¶4 The Fourth Amendment of the United States Constitution and Article II, Sections 10 and 11 of the Montana Constitution protect individuals from unreasonable searches and seizures. State v. McKeever, 2015 MT 177, ¶ 14, 379 Mont. 444, 351 P.3d 676. However, “a law enforcement officer may stop and temporarily detain a person for investigative purposes without probable cause for arrest if, based on specific and articulable facts known to the officer, including rational inferences therefrom based on the officer’s training and experience, the officer has an objectively reasonable, particularized suspicion that the person is engaged, or about to engage, in criminal activity.” State v. Hoover, 2017 MT 236, ¶ 17, 388 Mont. 533, 402 P.3d 1224 (citing State v. Elison, 2000 MT 288, ¶ 15, 302 Mont. 228, 14 P.3d 456; State v. Roberts, 1999 MT 59, ¶ 12, 293 Mont. 476, 977 P.2d 974; State v. Reynolds, 272 Mont. 46, 49-50, 899 P.2d 540, 542 (1995); State v. Gopher, 193 Mont. 189, 193-94, 631 P.2d 293, 295-96 (1981); United States v. Cortez, 449 U.S. 411, 417-18, 101 S. Ct. 690, 694-95 (1981); Terry v. Ohio, 392 U.S. 1, 16-19, 88 S. Ct. 1868, 1877-79 (1968)). This Court reviews a district court’s denial of a motion to suppress to determine whether the court’s findings of fact are clearly erroneous and whether the facts are correctly applied as a matter of law. City of Great Falls v. Allerdice, 2017 MT 58, ¶ 8, 387 Mont. 47, 390 P.3d 954 (citing State v. Old Horn, 2014 MT 161, ¶ 13, 375 Mont. 310, 328 P.3d 638). The parties do not contest the District Court’s findings, but only the governing legal conclusions.
¶5 Ralston does not contest the initial stop for speeding, but contends the stop was unlawfully prolonged, and that Templeton unlawfully elicited statements from Ralston by failing to provide a timely Miranda warning. Ralston argues that he did not feel free to leave the scene after the initial citations were issued, and had therefore been “seized” unlawfully for purposes of additional investigation. However, as the District Court reasoned, Ralston conceded that Templeton detected “the smell of marijuana coming from vehicle during the traffic investigation,” which “would naturally and reasonably lead to the trooper’s question of whether there was any marijuana in the vehicle.” In the moments following Templeton’s advisory that they were free to go, Ralston did not decline to speak further with the trooper, and when he acknowledged there was marijuana in the car, Templeton had sufficient justification to conduct further investigation.
¶6 Ralston also argues that he was subjected to both a custodial detention and an interrogation that necessitated a Miranda advisory, thus requiring suppression of his statements, particularly his acknowledgement of marijuana in the vehicle. The Fifth Amendment to the United States Constitution and Article II, Section 25 of the Montana Constitution provides that a person may not be compelled to testify against himself in a criminal proceeding. Miranda v. Arizona, 384 U.S. 436, 86 S. Ct. 1602; City of Missoula v. Kroschel, 2018 MT 142, ¶ 22, 391 Mont. 457, 419 P.3d 1208. However, a brief detention for questioning during a traffic stop generally does not rise to a custodial interrogation, including the very brief exchange that occurred following issuance of the traffic citations here. State v. Hurlbert, 2009 MT 221, ¶ 34, 351 Mont. 316, 211 P.3d 869 (citations omitted) (“statements made by a defendant in response to an officer’s roadside questioning did not require warnings of constitutional rights because of the brevity of questioning and its public setting, even though few motorists would feel free to leave.”). The District Court noted that Templeton’s questioning regarding the smell and presence of marijuana occurred in “seemingly the same breath” as his statement that they were free to go, and thus the delay occasioned by the questions was only momentary, and did not constitute a custodial interrogation necessitating a Miranda advisory.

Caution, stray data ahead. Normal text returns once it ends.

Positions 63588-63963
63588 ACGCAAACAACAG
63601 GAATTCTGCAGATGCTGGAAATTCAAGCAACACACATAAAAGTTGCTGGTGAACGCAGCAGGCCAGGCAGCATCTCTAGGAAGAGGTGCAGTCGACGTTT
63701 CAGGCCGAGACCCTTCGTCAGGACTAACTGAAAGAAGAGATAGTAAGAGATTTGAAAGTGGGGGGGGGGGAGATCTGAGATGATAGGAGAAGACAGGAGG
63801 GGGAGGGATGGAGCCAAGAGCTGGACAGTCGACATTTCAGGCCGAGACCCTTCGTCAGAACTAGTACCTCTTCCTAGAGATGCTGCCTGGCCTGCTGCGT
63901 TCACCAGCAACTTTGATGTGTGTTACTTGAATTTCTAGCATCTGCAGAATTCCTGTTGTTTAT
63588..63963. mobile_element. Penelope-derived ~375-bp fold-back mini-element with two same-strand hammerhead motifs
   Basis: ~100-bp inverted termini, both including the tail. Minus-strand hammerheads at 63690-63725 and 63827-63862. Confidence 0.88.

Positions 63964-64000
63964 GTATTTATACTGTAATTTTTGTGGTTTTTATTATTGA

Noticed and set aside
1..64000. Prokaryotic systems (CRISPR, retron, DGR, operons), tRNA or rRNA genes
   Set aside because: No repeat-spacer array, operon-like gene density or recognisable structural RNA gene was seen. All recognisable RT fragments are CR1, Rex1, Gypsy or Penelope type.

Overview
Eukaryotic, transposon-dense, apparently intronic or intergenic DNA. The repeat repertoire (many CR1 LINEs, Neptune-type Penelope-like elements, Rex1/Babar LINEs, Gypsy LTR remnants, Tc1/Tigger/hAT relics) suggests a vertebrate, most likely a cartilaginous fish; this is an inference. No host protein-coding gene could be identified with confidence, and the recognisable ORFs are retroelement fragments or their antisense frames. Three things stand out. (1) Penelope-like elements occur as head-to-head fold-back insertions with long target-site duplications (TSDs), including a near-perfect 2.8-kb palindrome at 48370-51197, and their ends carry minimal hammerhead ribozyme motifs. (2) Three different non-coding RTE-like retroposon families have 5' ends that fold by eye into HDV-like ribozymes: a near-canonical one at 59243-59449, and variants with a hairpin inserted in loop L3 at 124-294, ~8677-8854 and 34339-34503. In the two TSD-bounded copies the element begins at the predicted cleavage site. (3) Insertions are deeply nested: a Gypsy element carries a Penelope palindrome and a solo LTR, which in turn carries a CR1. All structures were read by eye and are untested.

¶7 We have determined to decide this case pursuant to Section I, Paragraph 3(c) of our Internal Operating Rules, which provides for memorandum opinions. In the opinion of the Court, the case presents a question controlled by settled law or by the clear application of applicable standards of review. Except as otherwise discussed herein, the District Court’s findings of fact are not clearly erroneous and its interpretation and application of the law were correct.
Justice Jim Rice delivered the Opinion of the Court.
We concur: JAMES JEREMIAH SHEA, J. DIRK M. SANDEFUR, J. LAURIE McKINNON, J. INGRID GUSTAFSON, J.